Parental joy motivates a parent to protect, provide, and nurture their child’s full potential
And Nehemiah, who was the governor, and Ezra the priest and scribe, and the Levites who taught the people said to all the people, “This day is holy to the LORD your God; do not mourn or weep.” For all the people wept as they heard the words of the Law. Then he said to them, “Go your way. Eat the fat and drink sweet wine and send portions to anyone who has nothing ready, for this day is holy to our Lord. And do not be grieved, for the joy of the LORD is your strength.” (Nehemiah 8:9–10)
Pictures of new parents with their brand new babies—through birth and adoption—have come across my Facebook news feed this week. The joy on the faces of these parents is undeniable. The little one is not able to respond in kind. The tiny ones are struggling to grow accustomed to their harsh new environment. Their strength to survive and thrive often comes from the joy of the parents. Parental joy motivates a parent to protect, provide, and nurture their child’s full potential.
In Nehemiah 8, Ezra read God’s Word to the community. As the holy words poured forth, the sound of weeping rose among those gathered. The people grieved as the light of truth dawned on them. They realized their sin of disobedience, neglect, and lack of commitment as God’s people. Instead of chastising them, Ezra and the priests told the people not to grieve because “the joy of the LORD is [their] strength.”
Many years prior, the prophet Zephaniah exhorted the people to rejoice at the restoration of Jerusalem (Zephaniah 3:14–20). He proclaimed that the Lord would be in their midst and he would rejoice over them. Now Nehemiah encouraged the people to rejoice in knowing God’s delight in them was more significant than their failure to follow the law. God’s good pleasure had stirred the heart of the king who allowed the Jews to return to their land to reconstruct their temple, to rebuild their city wall, and now to restore their people. God took great delight in this restoration process.1 The people could be strong because God took joy in them.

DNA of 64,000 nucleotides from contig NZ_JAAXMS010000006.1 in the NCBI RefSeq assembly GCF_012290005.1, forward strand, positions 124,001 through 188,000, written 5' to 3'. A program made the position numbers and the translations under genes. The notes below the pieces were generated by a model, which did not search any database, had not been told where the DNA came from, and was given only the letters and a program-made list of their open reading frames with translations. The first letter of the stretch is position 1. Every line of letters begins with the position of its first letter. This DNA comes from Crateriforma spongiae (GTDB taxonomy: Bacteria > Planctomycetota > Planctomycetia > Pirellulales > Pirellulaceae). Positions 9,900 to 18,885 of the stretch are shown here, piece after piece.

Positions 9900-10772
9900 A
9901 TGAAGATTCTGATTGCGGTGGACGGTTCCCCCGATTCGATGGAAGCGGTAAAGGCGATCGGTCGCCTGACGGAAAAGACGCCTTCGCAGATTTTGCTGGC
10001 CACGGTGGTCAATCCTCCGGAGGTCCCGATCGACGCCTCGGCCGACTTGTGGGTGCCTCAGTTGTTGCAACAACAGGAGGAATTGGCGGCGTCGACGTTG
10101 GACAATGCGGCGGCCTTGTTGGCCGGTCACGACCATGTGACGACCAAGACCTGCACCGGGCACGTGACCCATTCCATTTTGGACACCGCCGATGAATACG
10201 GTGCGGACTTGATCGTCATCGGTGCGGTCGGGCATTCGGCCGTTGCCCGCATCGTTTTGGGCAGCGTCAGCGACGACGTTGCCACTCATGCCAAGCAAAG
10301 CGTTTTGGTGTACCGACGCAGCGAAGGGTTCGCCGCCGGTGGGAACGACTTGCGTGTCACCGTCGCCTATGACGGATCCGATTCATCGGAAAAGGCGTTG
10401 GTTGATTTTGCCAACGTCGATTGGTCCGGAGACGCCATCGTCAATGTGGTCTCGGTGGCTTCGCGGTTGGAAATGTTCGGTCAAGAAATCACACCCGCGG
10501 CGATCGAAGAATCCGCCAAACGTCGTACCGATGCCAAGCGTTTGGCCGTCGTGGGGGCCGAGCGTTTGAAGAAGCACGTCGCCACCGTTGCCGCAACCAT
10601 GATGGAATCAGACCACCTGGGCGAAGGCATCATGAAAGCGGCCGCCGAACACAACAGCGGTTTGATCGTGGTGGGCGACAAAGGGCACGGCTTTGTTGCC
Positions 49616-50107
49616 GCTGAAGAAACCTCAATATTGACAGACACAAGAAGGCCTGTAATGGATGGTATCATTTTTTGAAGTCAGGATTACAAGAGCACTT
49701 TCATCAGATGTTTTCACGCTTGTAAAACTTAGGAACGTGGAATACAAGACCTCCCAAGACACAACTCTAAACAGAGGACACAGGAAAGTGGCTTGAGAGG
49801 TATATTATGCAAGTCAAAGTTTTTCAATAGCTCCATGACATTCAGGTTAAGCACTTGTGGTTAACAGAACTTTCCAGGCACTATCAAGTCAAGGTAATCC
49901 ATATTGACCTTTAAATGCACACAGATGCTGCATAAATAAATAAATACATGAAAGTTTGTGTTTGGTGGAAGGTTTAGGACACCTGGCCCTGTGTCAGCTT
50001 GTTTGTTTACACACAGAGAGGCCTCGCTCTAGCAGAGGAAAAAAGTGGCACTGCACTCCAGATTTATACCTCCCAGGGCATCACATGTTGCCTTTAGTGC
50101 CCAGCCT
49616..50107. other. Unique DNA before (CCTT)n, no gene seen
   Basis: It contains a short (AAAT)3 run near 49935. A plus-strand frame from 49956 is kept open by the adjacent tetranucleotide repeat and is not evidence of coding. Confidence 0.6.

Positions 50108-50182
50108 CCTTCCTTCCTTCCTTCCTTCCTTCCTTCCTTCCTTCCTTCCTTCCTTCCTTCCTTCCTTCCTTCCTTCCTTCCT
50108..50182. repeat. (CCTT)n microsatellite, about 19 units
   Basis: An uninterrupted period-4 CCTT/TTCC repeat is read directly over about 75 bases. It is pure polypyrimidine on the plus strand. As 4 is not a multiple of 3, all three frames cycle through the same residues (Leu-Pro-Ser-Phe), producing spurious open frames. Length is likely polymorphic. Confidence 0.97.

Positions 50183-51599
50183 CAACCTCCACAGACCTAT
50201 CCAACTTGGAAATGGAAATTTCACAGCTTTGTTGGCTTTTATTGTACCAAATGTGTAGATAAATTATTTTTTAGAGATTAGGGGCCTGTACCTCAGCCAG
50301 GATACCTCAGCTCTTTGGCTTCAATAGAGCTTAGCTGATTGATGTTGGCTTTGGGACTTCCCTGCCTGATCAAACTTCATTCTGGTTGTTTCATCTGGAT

As you put your trust in the Lord, you will receive the strength that comes from our heavenly Father. Trusting in him results in confidence that he will provide for your family’s needs, protect your family relationships, and help your family accomplish what you cannot achieve on your own. Let the joy of the Lord give you strength to move through the stages of reintegration and beyond.
Ezra reminded the returning exiles that their joy was to be in God’s provision for them. How have you and your family experienced joy in the Lord during deployment? What encouragement do you find in the words of Zephaniah 3:14–20?
Prayer for the Journey
Father, my source of strength is not in independence, self-discipline, talents, or abilities. My strength is not in my husband, children, or friends. My strength is not in national superiority or military might. My strength is in you. Let me live in daily recognition that my help comes from you. Amen.
1 Hamilton, Exalting Jesus in Ezra-Nehemiah, 158.